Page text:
Sunday, July 21, 2024

Fish-inspired drone transitions between air and water in less than a second

A research team, including the robotics experts from Beihang University in China, Imperial College London, and Switzerland’s Empa research institute, has developed a new robot capable of switching from an underwater drone to an aerial vehicle in less than one second.

The robot features a suction disc inspired by the remora fish, which enables it to hitchhike on wet or dry moving objects to significantly reduce its power consumption and attach itself to any surface. The drone is designed for biological and environmental monitoring in marine ecosystems, such as surveying ocean pollution in the open sea.

The ultrafast transition from an underwater drone to an aerial vehicle is based on a new propeller design – making this transition between the different mediums faster than most prior aerial-aquatic robots. According to the researchers, their unique propeller design allows the drone to switch from an underwater vehicle to an aerial one in 0.35 seconds – faster than any other aerial-aquatic robot. To do this, the passively morphing propeller unfolds in the air and folds when underwater.

The robot features a suction pad inspired by remora fish.
The robot features a suction pad inspired by remora fish. Credit: Beihang University / Science Robotics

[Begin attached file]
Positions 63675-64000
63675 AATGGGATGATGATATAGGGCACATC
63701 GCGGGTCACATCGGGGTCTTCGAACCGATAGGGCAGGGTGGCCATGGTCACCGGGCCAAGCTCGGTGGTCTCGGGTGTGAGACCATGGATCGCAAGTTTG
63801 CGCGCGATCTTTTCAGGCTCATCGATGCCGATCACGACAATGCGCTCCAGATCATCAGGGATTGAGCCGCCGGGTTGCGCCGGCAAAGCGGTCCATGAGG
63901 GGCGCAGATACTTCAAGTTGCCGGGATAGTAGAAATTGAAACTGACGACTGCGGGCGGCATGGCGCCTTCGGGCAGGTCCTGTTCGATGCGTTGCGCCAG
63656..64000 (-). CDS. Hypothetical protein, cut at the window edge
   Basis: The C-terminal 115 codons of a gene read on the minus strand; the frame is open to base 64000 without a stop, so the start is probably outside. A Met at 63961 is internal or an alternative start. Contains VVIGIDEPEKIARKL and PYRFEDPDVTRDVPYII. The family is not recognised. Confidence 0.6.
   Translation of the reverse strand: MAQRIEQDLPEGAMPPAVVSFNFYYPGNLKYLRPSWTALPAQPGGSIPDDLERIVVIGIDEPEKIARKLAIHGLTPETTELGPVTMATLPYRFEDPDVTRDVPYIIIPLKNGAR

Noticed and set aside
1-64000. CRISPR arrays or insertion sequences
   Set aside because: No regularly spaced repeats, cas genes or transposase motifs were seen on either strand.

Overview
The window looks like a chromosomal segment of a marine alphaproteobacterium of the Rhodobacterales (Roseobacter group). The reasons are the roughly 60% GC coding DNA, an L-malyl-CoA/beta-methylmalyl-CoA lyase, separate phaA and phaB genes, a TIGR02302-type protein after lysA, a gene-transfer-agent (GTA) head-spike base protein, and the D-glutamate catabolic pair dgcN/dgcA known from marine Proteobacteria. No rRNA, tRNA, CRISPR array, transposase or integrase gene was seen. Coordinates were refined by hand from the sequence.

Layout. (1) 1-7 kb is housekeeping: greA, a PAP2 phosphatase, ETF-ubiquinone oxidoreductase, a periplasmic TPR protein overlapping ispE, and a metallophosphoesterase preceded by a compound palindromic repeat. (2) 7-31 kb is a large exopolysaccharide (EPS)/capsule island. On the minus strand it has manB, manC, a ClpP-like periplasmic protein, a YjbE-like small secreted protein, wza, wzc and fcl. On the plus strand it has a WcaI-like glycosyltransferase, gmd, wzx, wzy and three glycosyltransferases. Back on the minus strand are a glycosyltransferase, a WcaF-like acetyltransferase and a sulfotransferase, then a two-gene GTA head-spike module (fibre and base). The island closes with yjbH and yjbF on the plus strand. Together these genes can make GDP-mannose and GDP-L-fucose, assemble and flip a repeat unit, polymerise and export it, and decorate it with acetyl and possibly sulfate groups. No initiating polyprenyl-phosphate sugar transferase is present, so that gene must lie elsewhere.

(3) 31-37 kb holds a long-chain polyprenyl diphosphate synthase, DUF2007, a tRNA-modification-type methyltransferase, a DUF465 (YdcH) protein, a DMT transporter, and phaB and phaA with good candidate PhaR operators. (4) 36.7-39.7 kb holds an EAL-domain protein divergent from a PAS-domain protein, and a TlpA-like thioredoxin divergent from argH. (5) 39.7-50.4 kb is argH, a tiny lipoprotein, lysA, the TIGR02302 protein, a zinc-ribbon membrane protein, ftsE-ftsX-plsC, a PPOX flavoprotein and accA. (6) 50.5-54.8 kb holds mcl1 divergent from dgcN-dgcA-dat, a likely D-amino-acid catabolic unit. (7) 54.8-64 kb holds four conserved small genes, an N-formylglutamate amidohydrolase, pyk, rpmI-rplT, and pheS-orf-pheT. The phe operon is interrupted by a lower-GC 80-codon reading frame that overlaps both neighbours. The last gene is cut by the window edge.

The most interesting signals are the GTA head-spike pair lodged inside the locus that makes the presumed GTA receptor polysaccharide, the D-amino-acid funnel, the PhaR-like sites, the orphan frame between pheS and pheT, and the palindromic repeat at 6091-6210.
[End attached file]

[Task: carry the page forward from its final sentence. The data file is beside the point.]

The untethered drones can help research expeditions and wildlife surveys in expansive or remote environments such as the open sea, but some constraints remain. For instance, untethered drones are not the best choice to use during lengthier missions because they have no external power sources to fall back on if their battery fails.

To address this limitation, the scientists 3D-printed an aerial-aquatic untethered robot that reduces its power consumption through hitchhiking. The robot features a suction pad inspired by remora fish, which are renowned for the adhesive discs that allow them to attach themselves to other marine creatures, such as whales and sharks, to move around. The remote-controlled robot’s disc can stick to wet and dry surfaces with different textures, even on moving objects.

In tests, the robot hitched a ride on a swimming host vehicle to obtain seabed images of hermit crabs, scallops, and seaweed using the inbuilt camera. Underwater, it can attach itself to a submarine or any other swimming host vehicle, thus consuming up to 19 times less power than it would have been for the same operation via self-propulsion.

Through outdoor trials, the team confirmed the robot’s ability to hitchhike, record video during air-water transitions, and operate in both freshwater and saltwater environments.